For this year’s New York Comic Con (Oct. 5th – 8th), we are thrilled to be able to participate for the third time alongside a number of accomplished European comics creators. One of these is Mathieu Lauffray, who is coming thanks to an invitation from the French Comics Association. Already a fan favorite from his work on the swashbuckling adventure series Long John Silver, he is back this September with his own take on the legendary Valerian saga, with writer Wilfrid Lupano: Shingouzlooz, Inc. (Dargaud, Europe Comics/Cinebook in English). We had the privilege recently to connect with the artist to discuss these series and more.
How did you decide to become a comics artist?
I decided very early on to make my living as an artist. I was very fortunate, because all that was left then was to figure out what form that was going to take. As a kid, I read American comics just as much as Franco-Belgian comics, without any separation between them. The two shared the same space under my bed. As a result, my first “serious” drawings were as much based on Superman as they were on Gaston Lagaffe. I also started copying some of the sci-fi illustrations that were popular at the time, but pretty soon, a desire to tell stories pushed me toward comics. I was drawn in by the magic of closing myself up in my room and bringing to life new characters and new worlds.
And if you hadn’t pursued this career, what line of work would you have chosen?
I very much enjoy painting and illustration. Taking a single, unique image as far as you possibly can. I often wish I could push my work further, artistically speaking, but then that’s the charm of comics — being able to say so much with so little. Apart from that, I would have loved to be a filmmaker. I’m fascinated by this convergence of image and sound, and the strong alchemy that creates. And if you add to that the ability to control the narrative rhythm, you get one of the most tremendous vehicles of emotion out there. I also would have loved to dedicate myself to underwater exploration… When I’m older, I plan on devoting myself fully to painting as well as woodworking, another profession that’s close to my heart. I like work that makes you feel alive.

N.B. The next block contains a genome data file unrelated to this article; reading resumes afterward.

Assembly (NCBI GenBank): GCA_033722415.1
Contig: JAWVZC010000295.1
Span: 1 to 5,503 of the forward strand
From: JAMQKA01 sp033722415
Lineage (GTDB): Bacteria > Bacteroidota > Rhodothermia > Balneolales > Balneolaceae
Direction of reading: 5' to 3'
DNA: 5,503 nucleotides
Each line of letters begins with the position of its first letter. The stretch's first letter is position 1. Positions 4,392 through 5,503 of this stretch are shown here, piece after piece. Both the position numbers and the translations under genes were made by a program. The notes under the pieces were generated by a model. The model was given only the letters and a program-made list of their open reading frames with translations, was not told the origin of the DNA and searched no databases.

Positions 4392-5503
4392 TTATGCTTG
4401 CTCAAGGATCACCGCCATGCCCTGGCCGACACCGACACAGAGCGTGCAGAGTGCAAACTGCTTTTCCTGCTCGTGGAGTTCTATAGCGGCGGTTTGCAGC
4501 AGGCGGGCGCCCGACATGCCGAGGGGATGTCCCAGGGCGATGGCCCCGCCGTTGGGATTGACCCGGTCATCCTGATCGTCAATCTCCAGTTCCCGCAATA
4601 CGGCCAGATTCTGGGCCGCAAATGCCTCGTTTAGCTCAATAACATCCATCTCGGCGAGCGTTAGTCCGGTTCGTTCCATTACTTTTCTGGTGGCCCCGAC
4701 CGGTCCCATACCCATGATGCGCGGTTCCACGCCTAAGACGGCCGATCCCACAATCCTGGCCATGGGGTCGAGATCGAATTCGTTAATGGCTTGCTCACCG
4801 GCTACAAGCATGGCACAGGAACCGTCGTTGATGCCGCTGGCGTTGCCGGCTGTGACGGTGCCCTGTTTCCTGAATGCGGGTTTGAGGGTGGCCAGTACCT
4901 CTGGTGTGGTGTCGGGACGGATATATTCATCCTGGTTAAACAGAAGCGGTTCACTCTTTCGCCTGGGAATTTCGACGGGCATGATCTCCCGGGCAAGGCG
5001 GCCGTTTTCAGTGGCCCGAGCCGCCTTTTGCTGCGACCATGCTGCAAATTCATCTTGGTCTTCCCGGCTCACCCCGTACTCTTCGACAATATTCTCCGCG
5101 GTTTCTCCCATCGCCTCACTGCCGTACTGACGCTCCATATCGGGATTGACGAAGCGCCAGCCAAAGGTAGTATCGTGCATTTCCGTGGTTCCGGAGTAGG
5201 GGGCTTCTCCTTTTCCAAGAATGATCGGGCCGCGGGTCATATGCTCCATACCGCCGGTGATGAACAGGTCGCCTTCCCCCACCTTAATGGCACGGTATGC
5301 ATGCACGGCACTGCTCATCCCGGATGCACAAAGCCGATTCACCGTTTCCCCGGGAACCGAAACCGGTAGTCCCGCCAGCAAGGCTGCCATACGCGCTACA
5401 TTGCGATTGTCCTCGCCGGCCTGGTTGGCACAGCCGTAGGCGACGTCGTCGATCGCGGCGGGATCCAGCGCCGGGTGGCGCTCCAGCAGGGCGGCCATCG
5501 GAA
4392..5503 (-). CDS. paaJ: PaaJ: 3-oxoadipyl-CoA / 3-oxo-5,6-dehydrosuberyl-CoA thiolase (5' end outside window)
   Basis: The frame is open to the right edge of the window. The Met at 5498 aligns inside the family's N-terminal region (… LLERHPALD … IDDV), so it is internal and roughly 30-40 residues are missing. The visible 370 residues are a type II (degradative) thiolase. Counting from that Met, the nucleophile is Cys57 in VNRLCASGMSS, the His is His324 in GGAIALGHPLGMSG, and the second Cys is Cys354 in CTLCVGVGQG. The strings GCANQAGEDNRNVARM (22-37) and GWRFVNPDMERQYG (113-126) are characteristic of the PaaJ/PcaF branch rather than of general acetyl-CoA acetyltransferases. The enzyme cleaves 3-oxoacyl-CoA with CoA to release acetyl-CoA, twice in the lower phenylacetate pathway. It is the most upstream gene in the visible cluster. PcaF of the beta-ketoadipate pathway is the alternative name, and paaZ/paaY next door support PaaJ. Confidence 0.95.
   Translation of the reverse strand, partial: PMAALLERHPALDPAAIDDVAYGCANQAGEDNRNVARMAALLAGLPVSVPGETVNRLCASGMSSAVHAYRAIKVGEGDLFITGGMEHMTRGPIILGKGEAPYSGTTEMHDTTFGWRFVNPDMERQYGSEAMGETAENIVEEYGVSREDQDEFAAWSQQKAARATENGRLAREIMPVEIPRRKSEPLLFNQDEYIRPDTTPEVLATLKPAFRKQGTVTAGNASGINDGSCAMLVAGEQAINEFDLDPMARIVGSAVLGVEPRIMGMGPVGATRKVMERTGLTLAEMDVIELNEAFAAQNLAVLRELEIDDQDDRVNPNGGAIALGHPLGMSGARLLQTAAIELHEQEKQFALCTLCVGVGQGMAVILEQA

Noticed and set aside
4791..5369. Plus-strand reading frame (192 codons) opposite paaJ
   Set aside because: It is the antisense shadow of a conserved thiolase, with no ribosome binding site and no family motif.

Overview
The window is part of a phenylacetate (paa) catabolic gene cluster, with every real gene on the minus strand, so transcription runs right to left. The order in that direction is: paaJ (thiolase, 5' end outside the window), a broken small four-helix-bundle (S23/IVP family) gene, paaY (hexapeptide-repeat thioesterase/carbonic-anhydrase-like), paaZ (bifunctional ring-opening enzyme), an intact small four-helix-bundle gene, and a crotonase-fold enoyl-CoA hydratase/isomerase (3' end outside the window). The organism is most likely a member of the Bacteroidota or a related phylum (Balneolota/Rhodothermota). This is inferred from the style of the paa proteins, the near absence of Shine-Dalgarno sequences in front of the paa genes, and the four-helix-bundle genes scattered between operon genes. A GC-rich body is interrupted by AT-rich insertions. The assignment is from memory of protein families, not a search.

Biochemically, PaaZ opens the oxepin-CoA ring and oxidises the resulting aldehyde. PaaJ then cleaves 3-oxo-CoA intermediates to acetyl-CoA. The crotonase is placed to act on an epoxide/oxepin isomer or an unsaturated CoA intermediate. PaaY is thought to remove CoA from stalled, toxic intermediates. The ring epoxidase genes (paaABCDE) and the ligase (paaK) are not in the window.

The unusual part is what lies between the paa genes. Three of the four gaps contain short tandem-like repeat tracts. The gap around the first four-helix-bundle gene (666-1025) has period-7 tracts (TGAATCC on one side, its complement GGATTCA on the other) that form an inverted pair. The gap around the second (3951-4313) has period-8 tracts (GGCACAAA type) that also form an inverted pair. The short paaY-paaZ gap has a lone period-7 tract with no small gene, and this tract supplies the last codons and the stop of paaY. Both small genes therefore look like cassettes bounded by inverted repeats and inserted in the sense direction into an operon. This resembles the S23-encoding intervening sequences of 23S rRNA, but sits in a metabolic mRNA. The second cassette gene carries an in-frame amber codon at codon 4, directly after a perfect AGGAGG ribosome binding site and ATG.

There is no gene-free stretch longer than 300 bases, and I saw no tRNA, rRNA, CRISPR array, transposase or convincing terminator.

What has influenced your creative work the most? Is there a person who has particularly inspired you?
John Buscema was my “founding” artist, the one who introduced me to the potential of expressive rather than representative drawing. He expresses so much through his drawing — rage, despair, strength. Buscema works in a way that goes beyond comics codes and efficiency. What he does may not be absolutely necessary to tell a story, but it’s beautiful and inspiring. He’s still a part of my pantheon today, along with Hergé, Franquin, Tardi, and Winsor McCay.
Which scriptwriter (living or dead) would you like to collaborate with?